Friday, April 27, 2012
Since twoplustwo.com got hacked, I figured I would share my password generation method. By memorizing one very short number, such as 5724, plus some simple rules, you can create a strong, secure password that is unique for any site you use, without having to remember the password or use any kind of USB fob or password management software.
I'll just jump in with an example.
First, come up with your four numbers. Doesn't matter what they are, I'll use the 5724 mentioned above. What each of these numbers mean is some kind of rule (offset or addition) to our password. My rules might look like this.
5 (go up five letters from the first letter of the domain)
7 (multiply the number of letters in the domain by 7)
2 (go up two letters from the last letter of the domain)
4 (capitalize the fourth letter)
After you've remembered your numbers and what they mean, there's no more remembering, the rest is just generating the password.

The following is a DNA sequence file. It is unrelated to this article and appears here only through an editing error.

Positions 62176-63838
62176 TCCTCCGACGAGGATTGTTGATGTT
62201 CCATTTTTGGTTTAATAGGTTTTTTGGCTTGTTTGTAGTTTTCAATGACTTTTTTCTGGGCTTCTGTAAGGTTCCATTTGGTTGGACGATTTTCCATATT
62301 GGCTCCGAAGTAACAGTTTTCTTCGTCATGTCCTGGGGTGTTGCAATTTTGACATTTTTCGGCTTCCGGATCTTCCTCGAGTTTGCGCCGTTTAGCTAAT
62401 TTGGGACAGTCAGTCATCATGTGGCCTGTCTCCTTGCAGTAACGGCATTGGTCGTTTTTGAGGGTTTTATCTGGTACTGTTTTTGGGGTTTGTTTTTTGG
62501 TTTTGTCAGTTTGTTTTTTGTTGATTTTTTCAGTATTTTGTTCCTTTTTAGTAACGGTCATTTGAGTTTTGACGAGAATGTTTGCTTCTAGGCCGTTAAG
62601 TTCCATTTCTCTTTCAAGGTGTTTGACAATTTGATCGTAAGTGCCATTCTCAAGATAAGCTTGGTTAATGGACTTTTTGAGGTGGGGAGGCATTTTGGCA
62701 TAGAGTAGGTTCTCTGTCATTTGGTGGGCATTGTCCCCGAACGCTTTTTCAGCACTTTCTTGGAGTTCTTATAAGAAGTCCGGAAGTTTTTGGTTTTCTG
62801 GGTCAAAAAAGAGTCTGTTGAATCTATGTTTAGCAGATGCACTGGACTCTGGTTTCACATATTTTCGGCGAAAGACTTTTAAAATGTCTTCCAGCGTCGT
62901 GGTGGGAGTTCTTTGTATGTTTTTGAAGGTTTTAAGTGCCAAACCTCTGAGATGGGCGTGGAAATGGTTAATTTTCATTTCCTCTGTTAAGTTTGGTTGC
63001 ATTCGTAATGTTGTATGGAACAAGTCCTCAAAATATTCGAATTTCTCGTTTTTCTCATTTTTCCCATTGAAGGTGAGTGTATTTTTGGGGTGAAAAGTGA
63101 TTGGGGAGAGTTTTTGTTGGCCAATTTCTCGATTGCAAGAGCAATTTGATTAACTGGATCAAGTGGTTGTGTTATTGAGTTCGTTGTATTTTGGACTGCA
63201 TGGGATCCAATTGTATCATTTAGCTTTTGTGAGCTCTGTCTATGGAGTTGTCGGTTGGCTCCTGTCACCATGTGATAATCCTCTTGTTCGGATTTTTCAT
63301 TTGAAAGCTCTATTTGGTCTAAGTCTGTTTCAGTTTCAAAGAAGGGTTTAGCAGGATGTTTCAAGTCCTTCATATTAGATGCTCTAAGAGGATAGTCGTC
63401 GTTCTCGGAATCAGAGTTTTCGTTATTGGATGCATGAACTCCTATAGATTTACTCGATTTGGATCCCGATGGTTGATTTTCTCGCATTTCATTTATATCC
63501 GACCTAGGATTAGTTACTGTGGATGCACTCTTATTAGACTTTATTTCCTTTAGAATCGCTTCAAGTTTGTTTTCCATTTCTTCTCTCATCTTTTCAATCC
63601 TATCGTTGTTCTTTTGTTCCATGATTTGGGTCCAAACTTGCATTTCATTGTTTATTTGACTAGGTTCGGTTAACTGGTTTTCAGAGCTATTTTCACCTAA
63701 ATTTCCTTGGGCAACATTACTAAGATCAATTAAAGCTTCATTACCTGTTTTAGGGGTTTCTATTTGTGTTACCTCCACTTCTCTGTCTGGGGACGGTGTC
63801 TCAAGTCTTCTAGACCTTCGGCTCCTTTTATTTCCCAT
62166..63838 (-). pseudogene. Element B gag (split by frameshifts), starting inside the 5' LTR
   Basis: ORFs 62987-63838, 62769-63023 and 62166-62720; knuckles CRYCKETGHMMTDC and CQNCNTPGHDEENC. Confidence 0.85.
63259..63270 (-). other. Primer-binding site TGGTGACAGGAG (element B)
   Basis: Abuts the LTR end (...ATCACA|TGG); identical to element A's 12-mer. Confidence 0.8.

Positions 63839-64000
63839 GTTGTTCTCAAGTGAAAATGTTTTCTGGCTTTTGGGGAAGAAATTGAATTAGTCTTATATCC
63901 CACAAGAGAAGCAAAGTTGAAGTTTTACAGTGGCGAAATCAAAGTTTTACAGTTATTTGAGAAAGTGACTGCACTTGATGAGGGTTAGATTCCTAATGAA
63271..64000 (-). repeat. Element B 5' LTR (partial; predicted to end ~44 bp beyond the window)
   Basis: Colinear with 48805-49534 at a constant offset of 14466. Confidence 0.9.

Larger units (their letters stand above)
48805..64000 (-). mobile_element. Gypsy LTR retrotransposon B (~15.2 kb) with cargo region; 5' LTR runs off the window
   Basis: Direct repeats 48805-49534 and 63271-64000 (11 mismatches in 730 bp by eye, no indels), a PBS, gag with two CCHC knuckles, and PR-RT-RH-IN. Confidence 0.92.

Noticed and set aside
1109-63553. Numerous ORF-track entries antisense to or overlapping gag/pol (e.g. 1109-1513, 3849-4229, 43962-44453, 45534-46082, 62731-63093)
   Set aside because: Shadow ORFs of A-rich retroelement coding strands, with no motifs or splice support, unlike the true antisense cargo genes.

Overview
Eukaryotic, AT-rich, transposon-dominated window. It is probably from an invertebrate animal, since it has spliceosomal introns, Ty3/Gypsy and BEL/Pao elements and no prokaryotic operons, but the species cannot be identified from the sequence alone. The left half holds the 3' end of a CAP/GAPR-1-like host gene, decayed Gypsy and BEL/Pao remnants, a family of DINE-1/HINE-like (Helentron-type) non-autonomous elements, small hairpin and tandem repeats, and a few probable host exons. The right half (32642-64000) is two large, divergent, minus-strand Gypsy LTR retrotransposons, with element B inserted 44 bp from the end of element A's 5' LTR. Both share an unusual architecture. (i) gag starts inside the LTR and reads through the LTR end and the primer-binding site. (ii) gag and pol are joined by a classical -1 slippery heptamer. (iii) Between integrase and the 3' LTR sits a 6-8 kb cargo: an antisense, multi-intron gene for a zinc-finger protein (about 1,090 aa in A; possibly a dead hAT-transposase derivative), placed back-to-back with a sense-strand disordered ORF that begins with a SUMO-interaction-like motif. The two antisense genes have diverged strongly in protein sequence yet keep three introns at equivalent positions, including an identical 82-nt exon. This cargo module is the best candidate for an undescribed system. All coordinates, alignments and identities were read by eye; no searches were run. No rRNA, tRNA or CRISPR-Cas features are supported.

Suppose we wish to create a password for CNN.com.
Rule #1 says to go up five letters from the first letter in the domain, so "C" => "H".
Rule #2 says to multiply the number by the letters in the domain, 7x3 = 21.
Rule #3 says to go up two letters from the last letter of the domain, so "N" => "P".
So with our two letters we use the first three letters of a name. Perhaps for this example, we turn H and P into "Harry" and "Peter," which would truncate to "har" and "pet."
Or if you're a fan of the phonetic alphabet, "Hot" and "Pap" (Hotel, Papa).
Combine these with the number and you wind up with har21pet.
Lastly, our final rule says to capitalize the fourth letter, so our password is now har21Pet. Easy peasy, lemon squeezy.
If a site you use gets hacked, it's very unlikely that they'll have your password to any site. Further, by looking at the password, they'll have no idea how the domain name relates to your password -- cnn bears no resemblance to har21Pet -- and it's extremely unlikely that your password is har21Pet anywhere else.
Heck, add one more rule and it becomes extremely unlikely to have a dupe. ie, your additional rule is to simply add the number of letters in the domain to the end, har21Pet becomes har21Pet3 in the case of CNN.
Posted by Moe Blow @ 9:32 PM